For the record: I’m not a licensed gym trainer, physiotherapist or doctor. The ideas in this post are from my personal experience and I hope they can help some beginners as well.

Following I’ve included some personal thoughts, recommendations and anecdotes about my experience at the gym since I’ve started. I hope it helps someone out there get started as well!

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Audio Codecs – Enjoying Music vs The Audiophile Argument

In lossy compression formats, like mp3, aac, aac+, ogg, etc., everyone always tries a new format and listens extremely closely for audible quality problems. The problem here is how you listen to music normally and how you analyze music in detail.Everyone listens to music for enjoyment, not paying much attention to quality. But when it comes to thinking about an encoding format, everyone immediately becomes an audiophile and won’t let go of their high bit rate files.

In lossy compression formats, like mp3, aac, aac+, ogg, etc., everyone always tries a new format and listens extremely closely for audible quality problems. The problem here is how you listen to music normally and how you analyze music in detail. Everyone listens to music for enjoyment, not paying much attention to quality. But when it comes to thinking about an encoding format, everyone immediately becomes an audiophile and won’t let go of their high bit rate files.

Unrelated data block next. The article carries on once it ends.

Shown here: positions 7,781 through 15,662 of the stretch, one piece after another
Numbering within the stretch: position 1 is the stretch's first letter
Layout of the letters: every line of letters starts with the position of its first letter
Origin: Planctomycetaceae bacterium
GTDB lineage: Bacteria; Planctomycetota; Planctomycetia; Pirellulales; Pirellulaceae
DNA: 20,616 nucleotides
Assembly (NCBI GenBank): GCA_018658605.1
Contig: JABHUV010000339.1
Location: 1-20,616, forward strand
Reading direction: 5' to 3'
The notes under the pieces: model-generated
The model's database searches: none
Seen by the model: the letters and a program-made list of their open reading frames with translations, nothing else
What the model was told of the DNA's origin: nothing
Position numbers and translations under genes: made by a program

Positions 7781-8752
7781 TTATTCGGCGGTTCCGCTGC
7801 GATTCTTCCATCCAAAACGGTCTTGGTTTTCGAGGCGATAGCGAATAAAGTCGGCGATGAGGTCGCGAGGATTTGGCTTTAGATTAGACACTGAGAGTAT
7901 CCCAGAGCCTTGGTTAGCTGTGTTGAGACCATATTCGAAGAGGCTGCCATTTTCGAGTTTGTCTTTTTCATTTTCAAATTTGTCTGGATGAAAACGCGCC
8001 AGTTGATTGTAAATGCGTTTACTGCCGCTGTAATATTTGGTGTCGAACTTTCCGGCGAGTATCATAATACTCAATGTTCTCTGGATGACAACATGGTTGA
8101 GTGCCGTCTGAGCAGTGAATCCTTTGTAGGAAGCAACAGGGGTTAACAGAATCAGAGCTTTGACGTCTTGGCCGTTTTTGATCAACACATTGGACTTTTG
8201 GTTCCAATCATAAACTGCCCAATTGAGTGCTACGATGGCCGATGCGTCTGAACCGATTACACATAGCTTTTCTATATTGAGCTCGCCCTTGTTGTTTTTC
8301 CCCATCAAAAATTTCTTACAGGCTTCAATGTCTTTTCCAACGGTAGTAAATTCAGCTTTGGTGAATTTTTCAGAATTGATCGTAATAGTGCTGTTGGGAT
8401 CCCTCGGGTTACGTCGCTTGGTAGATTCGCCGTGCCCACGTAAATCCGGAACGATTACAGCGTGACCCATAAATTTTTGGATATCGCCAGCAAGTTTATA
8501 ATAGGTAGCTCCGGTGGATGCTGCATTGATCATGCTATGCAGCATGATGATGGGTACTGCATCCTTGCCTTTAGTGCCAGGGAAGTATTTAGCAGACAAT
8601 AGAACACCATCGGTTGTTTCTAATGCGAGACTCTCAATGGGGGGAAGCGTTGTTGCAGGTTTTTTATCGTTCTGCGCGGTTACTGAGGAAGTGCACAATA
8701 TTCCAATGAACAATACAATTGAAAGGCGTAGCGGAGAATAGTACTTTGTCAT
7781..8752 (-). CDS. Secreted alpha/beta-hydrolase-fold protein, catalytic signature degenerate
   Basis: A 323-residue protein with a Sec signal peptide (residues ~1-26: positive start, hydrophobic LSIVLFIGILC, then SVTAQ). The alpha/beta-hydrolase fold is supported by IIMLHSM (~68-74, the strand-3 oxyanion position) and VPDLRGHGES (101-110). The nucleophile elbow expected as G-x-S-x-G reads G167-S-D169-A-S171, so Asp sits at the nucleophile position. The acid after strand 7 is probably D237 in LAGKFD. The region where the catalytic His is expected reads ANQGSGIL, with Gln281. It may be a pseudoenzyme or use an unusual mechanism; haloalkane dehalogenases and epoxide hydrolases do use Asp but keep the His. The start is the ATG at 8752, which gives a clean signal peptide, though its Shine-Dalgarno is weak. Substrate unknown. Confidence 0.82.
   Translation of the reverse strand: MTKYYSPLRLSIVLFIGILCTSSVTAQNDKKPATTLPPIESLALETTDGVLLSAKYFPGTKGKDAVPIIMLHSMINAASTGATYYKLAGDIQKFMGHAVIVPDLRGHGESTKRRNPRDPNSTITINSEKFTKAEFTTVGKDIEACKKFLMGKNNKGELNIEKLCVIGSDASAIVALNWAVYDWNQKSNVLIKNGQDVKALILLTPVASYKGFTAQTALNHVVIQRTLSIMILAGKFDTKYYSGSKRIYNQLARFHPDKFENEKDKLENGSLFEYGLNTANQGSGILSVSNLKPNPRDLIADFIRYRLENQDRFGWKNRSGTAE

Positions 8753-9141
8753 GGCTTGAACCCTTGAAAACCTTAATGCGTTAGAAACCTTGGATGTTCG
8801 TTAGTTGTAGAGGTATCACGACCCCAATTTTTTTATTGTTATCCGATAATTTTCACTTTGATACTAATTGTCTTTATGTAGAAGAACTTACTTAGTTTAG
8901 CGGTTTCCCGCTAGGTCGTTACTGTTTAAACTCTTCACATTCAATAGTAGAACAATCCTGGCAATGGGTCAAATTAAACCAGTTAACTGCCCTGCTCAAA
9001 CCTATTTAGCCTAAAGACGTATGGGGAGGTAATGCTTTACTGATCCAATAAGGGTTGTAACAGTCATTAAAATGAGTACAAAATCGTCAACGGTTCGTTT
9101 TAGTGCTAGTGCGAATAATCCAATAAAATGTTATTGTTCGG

The problem is that, yes, the average person can pick out subtle differences in sound quality if they listen extremely intently and repeatedly to a short portion of a song. But take that same music to your headphones as you’re walking down the road or in your car as you drive down the road and there’s no way you’re going to pick out the subtle differences, which may actually sound better or worse, subjectively speaking.

In real life listening scenarios, you don’t care about the little, barely audible quality differences. You’re just enjoying the music.

A few posts back I commented about AAC+. It’s an extension to AAC that provides some further data to enhance the main bands. A 32kbit clip matches the quality of one of my 192kbps oggs. At six times the space savings, that’s a game changing win.

It got me thinking and now, after a few weeks, I’ve re-ripped all of my CDs to lossless FLAC format and from those I generate any lossy format I want so I can put them onto small devices that don’t have a lot of space.

I chose 64kbit mp3s encoded with lame using its modern vbr algorithm. I would have gone AAC+ if it was supported on ipods. Anyway, I put the mp3s on my ipod and, in my car where I mostly listen to my ipod, it’s perfect. Two thousand songs on a tiny stubby ipod with great quality and, in the car, I’ll never be able to spot the differences.

So, next time you think about what format you’ll encode your music in, consider digitizing your music to a lossless format like FLAC and then trying out different bit rate formats. Just try listening to lower bit rate MP3s or AACs and I think you’ll learn to love your digital music collection again.

And, hey, if you do have a great listening space that requires quality, you have your FLAC files so go nuts!